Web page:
To show the physical transformation that occurs in Duchamp's story, the protagonist's arms would be bare, revealing twisting muscles under the skin, as if snakes were coiling within. It didn't feel like an effective illustration to me, not as a stand-alone image, but with the story, it captured the act of deformation, and the French "imposteur!" pointed towards the title of the story and an accusation, written either by a stranger... or possibly by the author himself. I placed a framed painting in the background of the author's study, which isn't in Duchamp's story and is only meaningful to myself- Magritte's "The Lovers," which I saw during a Magritte Retrospective in Chicago in 1993. The heads of a man and woman are wrapped in cloth, giving them a strange deformity and anonymity, skewing identity... which were themes in Duchamp's "The Impostor," too.

Photo of scratchboard
Final illustration












Joffrain has sent me ten copies of each issue of Nightgaunt to bring with me to this year's NecronomiCon-Providence, and I expect the covers to capture some attention, but it will be the stories within that will endure. Look for more information on Nightgaunt at its Facebook page or its storefront for ordering instructions. I've also interviewed Joffrain in the second issue of my Cthulhu Commune zine, which will be made available after the convention.

Monday, August 17, 2015

"Rowan" by K.G. Orphanides

My latest assignment for The Lovecraft eZine was K.G. Orphanides' "Rowan," set in an old mining town in South Wales where an old evil still lingers. The narrator follows a friend named Rowan to the abandoned mines in an almost mythical, archetypal descent into the underworld... and I'll stop there. Because you should read the story for yourself- and it can be read for free online- and also because that was the point in the story that fixated me upon the characters and where they were going.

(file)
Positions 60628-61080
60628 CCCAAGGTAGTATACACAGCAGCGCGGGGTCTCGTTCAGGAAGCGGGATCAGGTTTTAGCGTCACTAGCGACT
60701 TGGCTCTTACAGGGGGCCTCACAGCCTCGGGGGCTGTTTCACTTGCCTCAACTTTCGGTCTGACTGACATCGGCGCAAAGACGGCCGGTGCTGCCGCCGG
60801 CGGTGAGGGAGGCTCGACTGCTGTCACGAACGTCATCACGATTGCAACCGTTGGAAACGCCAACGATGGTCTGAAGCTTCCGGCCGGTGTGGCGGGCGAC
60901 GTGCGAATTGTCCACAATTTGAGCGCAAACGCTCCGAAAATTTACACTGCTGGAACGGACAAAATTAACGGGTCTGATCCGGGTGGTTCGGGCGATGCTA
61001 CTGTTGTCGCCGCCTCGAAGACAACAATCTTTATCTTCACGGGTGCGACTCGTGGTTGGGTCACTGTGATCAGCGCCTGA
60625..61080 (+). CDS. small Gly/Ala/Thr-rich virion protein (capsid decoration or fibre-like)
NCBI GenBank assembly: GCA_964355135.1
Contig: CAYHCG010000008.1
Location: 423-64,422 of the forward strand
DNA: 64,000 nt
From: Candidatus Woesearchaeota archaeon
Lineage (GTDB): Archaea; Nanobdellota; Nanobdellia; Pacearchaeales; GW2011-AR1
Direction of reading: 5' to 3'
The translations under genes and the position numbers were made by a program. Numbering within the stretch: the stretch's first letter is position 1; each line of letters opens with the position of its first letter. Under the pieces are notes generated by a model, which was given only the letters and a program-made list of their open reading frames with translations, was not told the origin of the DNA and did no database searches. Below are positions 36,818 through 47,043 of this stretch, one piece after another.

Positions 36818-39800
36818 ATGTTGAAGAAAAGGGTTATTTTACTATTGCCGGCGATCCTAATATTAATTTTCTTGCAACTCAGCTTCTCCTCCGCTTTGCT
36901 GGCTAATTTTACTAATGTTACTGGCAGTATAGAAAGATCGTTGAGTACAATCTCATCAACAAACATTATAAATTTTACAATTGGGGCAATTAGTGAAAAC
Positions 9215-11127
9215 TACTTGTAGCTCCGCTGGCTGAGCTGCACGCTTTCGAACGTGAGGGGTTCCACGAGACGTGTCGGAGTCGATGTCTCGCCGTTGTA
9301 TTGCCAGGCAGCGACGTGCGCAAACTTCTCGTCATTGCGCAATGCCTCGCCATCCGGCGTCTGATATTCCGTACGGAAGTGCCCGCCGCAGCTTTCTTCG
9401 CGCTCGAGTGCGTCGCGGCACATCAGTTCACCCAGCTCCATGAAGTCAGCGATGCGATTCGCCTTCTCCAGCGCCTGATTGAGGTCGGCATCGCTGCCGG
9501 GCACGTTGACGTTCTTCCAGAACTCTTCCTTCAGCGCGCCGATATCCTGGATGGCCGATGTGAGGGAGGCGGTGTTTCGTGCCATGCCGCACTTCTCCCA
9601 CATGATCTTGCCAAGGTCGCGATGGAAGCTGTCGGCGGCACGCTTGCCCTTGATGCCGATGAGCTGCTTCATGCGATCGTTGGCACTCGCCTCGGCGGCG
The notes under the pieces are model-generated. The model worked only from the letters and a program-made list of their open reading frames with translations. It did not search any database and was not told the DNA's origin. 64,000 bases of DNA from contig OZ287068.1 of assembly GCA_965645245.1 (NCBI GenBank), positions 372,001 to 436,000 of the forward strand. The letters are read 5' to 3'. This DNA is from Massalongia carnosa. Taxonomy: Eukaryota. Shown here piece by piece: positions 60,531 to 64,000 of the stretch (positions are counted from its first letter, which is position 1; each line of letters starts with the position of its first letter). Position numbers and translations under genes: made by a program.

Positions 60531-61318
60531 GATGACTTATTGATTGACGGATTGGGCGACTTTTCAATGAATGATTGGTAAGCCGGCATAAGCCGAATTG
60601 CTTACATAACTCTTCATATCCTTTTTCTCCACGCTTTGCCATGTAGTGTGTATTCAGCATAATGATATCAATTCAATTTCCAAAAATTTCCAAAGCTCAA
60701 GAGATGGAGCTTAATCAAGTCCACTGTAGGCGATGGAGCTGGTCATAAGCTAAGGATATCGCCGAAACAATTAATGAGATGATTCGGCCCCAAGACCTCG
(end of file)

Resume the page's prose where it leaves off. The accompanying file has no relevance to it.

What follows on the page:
I read this story a week after Christopher Lee's death, and I had just watched The Wicker Man DVD again, and I thought there might be a link between Rowan Morrison in the film and Orphanides' "Rowan." While researching rowan trees for an authentic look, I discovered the tree held a place in Norse and Celtic mythology and was sometimes referred to as a portal or threshold tree. It seemed appropriate to place a silhouetted rowan tree at the place where the girl stood, on the brink of the unknown.

Sketchbook page. Rowan designs on the right included rowan trees and a second figure in the foreground.

In my first few sketches, I had the narrator in the picture, attempting to keep up with the girl in the distance, the old mining equipment emerging from the fog behind them, the fog on the ground somewhat luminescent around the heaps of slag. By the time I began etching the scratchboard, I'd discarded the second figure to focus on the girl beckoning to the viewer from the ridge just before she disappears from sight. The skulls in the roots and the sneering faces in the mist were design elements that weren't in the story, but made for an enticing illustration.

"Rowan," 5"x 7" scratchboard

"Rowan" by K.G. Orphanides appeared in issue 35- the Summer 2015 edition- of The Lovecraft eZine and can be read online for free here.